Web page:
EU Commissioner: 'People Now Realize What Climate Change Means'
The European system of carbon trading has practically collapsed as politicians prioritize the economy over the environment. EU Climate Commissioner Connie Hedegaard discusses renewed efforts and why the issue remains so critical.
SPIEGEL ONLINE: Commissioner Hedegaard, do you know how much an emissions certificate for a metric ton of CO2 costs today?
Hedegaard: Between 3 ($4) and 4?
SPIEGEL ONLINE: That's almost right. It now stands at 4.30. In any case, it's too low to give industry any incentive to slash CO2 emissions. You wanted to reduce the number of tradable certificates, but your effort failed in the European Parliament. What do you plan to do now?
Hedegaard: Although the Parliament rejected my "backloading" plan, the Environment Committee has approved a compromise that the Parliament will vote on again on July 3. I'm sure it will work out. What's more, the temporary reduction in certificates, the "backloading," is obviously just one part of the reform -- and one solely aimed at halting the drop in prices. The Commission is currently devising additional proposals for structural changes and the new goals for 2030.
Hedegaard: The trading of emissions rights is not dead. It is just not as lively as it should be in one respect -- namely, it currently does not create incentives to invest in alternative solutions. But we are nevertheless reducing CO2 emissions in Europe.
SPIEGEL ONLINE: But that has to do with the fact that the crisis is causing industry to produce less. At the same time, energy suppliers in Europe are putting their old coal-fired power plants back into service because, with a CO2 price tag below 5, they are significantly cheaper than building new gas-powered plants.
Hedegaard: Of course, that's why we also want to create incentives for investing in CO2-saving solutions. There are absolutely no alternatives. Yes, we have an economic crisis in Europe, and many companies are having to struggle. But if we abolish emissions trading, the EU member states will introduce their own systems -- and then you'll have a patchwork rug of 27, and soon 28, systems.
SPIEGEL ONLINE: The EU plans to impose punitive tariffs on Chinese producers of solar modules. In terms of climate protection, shouldn't we be happy that China gives us an opportunity to cheaply exploit solar energy?
Hedegaard: No. It obviously doesn't play any role whether a "good" or a "bad" product is sold here at dumping prices. The question is whether we in Europe accept that China engages in price-dumping. And we have to prevent that regardless of whether it involves solar modules or shoes.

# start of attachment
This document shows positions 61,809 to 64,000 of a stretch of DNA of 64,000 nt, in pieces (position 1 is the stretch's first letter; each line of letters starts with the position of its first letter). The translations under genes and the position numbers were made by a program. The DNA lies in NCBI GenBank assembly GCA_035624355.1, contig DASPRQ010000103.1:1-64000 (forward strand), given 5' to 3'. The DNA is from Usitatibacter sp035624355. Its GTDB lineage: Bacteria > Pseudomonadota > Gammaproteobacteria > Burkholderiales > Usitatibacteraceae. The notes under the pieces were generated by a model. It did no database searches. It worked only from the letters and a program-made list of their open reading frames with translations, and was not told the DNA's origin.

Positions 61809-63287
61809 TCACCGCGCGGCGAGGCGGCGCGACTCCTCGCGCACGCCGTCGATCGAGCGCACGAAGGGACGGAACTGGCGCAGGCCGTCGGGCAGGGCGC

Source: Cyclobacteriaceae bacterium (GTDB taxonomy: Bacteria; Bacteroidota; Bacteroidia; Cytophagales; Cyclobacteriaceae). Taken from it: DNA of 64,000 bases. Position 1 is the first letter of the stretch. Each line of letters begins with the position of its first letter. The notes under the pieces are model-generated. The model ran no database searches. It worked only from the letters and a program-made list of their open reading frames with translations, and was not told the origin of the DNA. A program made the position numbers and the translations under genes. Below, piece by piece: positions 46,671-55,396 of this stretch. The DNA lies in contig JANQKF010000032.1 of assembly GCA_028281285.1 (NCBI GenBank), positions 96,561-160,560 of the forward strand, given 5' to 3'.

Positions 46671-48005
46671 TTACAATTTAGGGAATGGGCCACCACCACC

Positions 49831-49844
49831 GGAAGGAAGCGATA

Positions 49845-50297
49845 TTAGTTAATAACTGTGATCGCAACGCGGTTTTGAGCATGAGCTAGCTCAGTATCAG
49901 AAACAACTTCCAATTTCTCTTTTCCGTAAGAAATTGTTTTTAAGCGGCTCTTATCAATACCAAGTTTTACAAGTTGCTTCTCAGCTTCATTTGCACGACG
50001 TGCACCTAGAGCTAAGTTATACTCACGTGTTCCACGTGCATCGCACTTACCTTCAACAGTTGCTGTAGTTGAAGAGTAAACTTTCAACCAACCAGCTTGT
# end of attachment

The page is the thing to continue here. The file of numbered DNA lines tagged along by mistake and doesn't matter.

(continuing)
SPIEGEL ONLINE: In many cases, it is industry that resists stricter regulations. But don't you also encounter resistance among your own ranks? After all, the European commissioners for energy, industry, transportation and agriculture, and even European Commission President José Manuel Barros himself, aren't exactly known for leading the charge in climate protection efforts.
Hedegaard: Every proposal that I make has the endorsement of the entire Commission.
SPIEGEL ONLINE: Let's turn to the subject of energy policies in Germany. Following the nuclear disaster in Fukushima, Chancellor Angela Merkel launched the so-called Energiewende, Berlin's fundamental shift away from nuclear power and toward green energy.
Hedegaard: I don't know enough about all the individual details to endorse it wholeheartedly. But the idea of coherent energy planning -- how one connects the various parts of the country with intelligent grids and how one generates electricity from renewable energies and gets it to the major consumers -- is, of course, very interesting for Europe as a whole.
SPIEGEL ONLINE: Do you believe that Germany has this kind of "coherent energy planning"?
Hedegaard: I won't comment on that because I know that there is a lot of debate on the issue and that many decisions are being deferred until after the parliamentary elections (in Germany in late September).
SPIEGEL ONLINE: With each of your proposals, you've experienced how industry tries to water down requirements and how governments represent the interests of domestic companies. The general consensus is that the recent climate summits in Copenhagen and Doha have been failures. Don't you get frustrated that everything is taking so long?
Hedegaard: Climate policies are more important than ever. Ask the people in (the eastern German state of) Saxony-Anhalt, who were just able to return to their homes after the flooding. They now realize what climate change means. And, for European industry, ambitious climate-protection goals mean that they are preparing themselves for the challenges of the 21st century. Only those companies that deal with energy and raw materials in the most efficient manner compared with other countries will continue to grow.
(Editor's note: For a recent SPIEGEL interview in which a leading climate expert questions whether severe weather events, such as Germany's recent flooding, can be attributed to climate change, click here.)
Interview conducted by Nicolai Kwasniewski
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